C: Self weaning?? What sign does baby/toddler show?
B: Most important thing is to not mistake a nursing strike at 9 or ten months for self-weaning! Most babies do not self-wean naturally before 1 year, after that it is a mutual journey/decision with mom and baby.
C: Any tips for nursing the baby while wearing? Positions that are comfortable?
B: The picture for this chat shows a great position!! Some mamas can nurse easily in a MobyWrap, some like to sit down, loosen the wrap, and adjust as needed. We love that the Moby® Wrap is so flexible and comfy! makes a great blankie and cover if needed.
C: At what point can you introduce a bottle or paci without nipple confusion?
B: Wait at least 3 - 4 weeks, some IBCLC urge strongly to wait until the 6 week growth spurt is over.
C: Being afraid to breastfeed in public. When my oldest was born 21 years ago, either it was more acceptable than now, or I was just oblivious. I didn't know that anyone could ever be offended by a mom feeding her baby. With all the news about it now, I get a little nervous breastfeeding my youngest in public. I just have to think about the fact that I've never been given a hard time for it through eight babies over 21 years of time.
B: People are just more willing to express their opinions on everything now...we've heard more stories of moms being given a "thumbs up" than a hard time. Usually there is more approval and support than not.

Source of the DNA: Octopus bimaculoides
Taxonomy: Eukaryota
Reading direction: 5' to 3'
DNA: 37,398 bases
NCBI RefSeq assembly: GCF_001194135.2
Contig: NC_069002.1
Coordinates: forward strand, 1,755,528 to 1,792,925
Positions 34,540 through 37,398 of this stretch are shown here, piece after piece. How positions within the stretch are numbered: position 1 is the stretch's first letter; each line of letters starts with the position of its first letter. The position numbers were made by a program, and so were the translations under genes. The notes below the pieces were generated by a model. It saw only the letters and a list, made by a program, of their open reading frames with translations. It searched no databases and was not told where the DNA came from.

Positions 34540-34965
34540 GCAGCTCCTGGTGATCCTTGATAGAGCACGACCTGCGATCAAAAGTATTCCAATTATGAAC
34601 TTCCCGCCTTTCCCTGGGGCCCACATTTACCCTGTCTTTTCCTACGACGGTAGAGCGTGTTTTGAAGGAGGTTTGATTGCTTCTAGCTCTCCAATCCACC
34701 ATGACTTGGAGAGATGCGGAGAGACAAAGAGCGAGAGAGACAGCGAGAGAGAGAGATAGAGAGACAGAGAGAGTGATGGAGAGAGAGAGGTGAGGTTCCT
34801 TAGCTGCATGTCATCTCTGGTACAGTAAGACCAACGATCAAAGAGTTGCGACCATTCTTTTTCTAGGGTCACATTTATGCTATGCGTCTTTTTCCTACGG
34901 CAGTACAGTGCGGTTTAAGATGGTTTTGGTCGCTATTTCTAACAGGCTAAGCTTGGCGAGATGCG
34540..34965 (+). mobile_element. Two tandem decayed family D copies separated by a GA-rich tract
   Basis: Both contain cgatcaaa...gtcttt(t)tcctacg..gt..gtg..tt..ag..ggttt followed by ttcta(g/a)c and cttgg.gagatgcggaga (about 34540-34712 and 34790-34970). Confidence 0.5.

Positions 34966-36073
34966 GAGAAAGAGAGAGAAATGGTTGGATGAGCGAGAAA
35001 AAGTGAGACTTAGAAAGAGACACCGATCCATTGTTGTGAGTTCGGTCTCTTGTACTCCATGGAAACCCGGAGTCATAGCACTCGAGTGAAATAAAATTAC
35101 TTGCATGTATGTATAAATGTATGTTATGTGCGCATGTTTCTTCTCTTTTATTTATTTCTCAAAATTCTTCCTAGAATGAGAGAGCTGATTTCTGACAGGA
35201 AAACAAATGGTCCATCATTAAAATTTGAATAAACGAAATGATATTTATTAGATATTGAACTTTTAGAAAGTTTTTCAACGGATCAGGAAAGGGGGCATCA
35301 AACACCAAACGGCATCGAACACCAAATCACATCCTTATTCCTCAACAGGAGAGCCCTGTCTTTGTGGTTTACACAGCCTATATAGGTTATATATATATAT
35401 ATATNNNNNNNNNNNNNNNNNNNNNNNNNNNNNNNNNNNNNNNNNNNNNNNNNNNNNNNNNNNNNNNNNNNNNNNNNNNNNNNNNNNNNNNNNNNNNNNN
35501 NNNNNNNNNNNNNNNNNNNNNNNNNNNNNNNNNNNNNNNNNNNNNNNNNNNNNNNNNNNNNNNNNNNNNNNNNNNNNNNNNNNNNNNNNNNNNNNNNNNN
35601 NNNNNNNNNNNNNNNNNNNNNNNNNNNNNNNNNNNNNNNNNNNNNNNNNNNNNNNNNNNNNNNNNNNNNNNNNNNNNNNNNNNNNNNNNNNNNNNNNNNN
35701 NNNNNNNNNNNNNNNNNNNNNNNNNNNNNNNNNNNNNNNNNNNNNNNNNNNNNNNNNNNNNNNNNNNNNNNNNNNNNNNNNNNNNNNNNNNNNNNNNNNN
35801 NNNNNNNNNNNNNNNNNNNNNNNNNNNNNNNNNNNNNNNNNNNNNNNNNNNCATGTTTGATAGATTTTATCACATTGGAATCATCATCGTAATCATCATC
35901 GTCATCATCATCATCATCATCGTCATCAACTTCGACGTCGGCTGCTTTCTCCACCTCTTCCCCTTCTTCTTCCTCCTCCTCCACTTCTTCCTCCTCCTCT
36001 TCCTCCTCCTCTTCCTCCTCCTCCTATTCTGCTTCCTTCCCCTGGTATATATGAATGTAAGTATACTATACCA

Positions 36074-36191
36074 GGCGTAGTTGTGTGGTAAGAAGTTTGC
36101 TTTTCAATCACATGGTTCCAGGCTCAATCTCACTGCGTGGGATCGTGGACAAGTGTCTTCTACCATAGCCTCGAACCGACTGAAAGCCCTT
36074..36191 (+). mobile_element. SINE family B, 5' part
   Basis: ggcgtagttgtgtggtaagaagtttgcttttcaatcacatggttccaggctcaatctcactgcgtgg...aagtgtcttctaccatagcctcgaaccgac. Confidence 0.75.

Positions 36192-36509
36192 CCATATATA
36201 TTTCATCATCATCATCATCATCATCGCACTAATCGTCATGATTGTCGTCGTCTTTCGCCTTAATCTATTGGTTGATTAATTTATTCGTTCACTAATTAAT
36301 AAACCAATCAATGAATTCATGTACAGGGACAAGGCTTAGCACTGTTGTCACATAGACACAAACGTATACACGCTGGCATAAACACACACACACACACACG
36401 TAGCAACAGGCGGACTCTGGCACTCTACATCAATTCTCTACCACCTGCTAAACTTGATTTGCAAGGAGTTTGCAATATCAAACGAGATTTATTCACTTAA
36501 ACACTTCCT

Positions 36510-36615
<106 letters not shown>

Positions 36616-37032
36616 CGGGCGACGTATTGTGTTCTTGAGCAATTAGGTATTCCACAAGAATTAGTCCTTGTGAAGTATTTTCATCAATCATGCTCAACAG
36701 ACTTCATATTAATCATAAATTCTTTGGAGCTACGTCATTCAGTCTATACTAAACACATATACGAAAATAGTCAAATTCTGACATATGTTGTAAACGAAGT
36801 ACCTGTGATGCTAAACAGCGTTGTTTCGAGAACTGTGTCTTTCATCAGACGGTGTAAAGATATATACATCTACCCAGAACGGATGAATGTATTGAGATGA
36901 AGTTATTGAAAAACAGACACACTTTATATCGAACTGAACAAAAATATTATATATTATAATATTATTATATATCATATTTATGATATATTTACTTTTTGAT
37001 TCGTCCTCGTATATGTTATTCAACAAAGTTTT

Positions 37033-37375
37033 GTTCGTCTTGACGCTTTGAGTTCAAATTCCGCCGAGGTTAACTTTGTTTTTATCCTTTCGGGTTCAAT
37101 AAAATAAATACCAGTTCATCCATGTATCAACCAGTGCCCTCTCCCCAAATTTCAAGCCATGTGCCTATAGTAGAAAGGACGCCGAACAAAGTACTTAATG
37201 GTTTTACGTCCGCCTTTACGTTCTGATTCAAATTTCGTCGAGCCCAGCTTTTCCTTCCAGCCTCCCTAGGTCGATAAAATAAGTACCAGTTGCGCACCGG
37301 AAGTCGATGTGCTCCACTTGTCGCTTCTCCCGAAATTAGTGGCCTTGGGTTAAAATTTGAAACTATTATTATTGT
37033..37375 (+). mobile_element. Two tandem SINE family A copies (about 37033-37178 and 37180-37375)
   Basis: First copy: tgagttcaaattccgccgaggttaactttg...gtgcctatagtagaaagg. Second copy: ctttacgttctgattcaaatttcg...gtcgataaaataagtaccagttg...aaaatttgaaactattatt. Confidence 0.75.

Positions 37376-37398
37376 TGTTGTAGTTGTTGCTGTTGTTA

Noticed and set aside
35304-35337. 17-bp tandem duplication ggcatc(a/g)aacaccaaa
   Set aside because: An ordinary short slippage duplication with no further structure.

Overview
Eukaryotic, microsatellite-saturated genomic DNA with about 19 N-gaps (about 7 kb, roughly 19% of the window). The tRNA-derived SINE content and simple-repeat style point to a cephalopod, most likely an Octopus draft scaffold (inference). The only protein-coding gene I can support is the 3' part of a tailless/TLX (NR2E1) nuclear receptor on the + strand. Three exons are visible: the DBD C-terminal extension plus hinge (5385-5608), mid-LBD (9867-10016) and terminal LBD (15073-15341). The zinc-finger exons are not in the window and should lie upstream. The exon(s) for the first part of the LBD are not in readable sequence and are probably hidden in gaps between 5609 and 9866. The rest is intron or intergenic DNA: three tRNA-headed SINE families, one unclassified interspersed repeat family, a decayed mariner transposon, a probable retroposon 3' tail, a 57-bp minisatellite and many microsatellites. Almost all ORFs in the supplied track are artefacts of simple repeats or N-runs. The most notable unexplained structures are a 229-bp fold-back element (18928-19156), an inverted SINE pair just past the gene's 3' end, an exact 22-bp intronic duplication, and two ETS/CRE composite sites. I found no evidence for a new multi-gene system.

C: My sister is expecting her second child in September. She had a really tough time nursing her first baby. Do lactation cookies work well? What other foods can help her produce more milk or what things can she do to increase her supply?
B: Often the 2nd is a completely different experience, and she may end up having a very easy time! Best strategy is to take a class, join a Breastfeeding USA or La Leche League USA group, and interview IBCLCs and have numbers on speed dial.
C: Is there anything additional you have to do if you pump and breastfeed to keep your supply up/ increasing as baby needs grow?
B: Be flexible! If you notice your supply dipping, nurse or pump a bit more often. Don't skip a pumping session or feeding without being aware that it can affect your supply. It is very individual!
C: How to best deal with a very distracted nurser who also wants to sit up and nurse.
B: Sometimes it can be helpful to go into a dark quiet room to re-establish good nursing habits.
C: The leaking! Always having to be prepared with a spare shirt.
B: There is a great product for leaking while pumping or nursing.
C: Really dislike having to use a shield with my little one..but it's the only way he latches on because he's so small....anyone else use one?? How long?
B: Nipple shields can be helpful, but we have found that too many nurses or health care professionals hand them out like candy without assessing the breastfeeding issues and resolving them. I suggest you see an IBCLC immediately. Many small babies--even preemies--can nurse effectively, better to get to root issue.
Thank you again to Bettina, co-founder of Best For Babes Foundation, for joining us in our Facebook chat! Stay tuned for more monthly chats with expert guests!